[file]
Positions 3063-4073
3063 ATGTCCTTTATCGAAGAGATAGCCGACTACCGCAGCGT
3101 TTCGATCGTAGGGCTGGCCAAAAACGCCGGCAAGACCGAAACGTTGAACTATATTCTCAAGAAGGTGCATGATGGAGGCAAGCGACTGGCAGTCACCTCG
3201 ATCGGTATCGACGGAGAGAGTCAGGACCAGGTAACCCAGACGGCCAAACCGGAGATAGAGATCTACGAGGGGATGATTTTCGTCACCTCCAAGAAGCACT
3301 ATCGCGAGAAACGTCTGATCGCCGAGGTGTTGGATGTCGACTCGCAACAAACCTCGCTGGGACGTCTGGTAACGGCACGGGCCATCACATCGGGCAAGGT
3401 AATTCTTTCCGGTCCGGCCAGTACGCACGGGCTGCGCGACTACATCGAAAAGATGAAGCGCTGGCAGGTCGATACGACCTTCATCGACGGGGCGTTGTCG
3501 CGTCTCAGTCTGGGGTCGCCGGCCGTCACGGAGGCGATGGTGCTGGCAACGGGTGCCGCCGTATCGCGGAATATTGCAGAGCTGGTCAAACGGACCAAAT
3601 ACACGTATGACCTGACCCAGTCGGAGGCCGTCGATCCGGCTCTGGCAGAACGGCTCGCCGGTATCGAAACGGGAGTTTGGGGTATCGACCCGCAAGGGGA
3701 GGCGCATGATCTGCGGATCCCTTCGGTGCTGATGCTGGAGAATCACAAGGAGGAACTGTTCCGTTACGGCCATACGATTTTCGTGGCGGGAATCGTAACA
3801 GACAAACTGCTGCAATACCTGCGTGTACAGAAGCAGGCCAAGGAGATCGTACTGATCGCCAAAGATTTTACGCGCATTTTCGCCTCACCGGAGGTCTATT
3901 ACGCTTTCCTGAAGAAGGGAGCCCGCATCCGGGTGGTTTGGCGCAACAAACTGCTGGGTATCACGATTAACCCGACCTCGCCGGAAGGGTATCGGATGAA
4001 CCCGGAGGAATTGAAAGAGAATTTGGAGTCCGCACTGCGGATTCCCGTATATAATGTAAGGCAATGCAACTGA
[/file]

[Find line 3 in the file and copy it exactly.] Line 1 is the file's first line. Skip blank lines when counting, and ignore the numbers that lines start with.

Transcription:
3101 TTCGATCGTAGGGCTGGCCAAAAACGCCGGCAAGACCGAAACGTTGAACTATATTCTCAAGAAGGTGCATGATGGAGGCAAGCGACTGGCAGTCACCTCG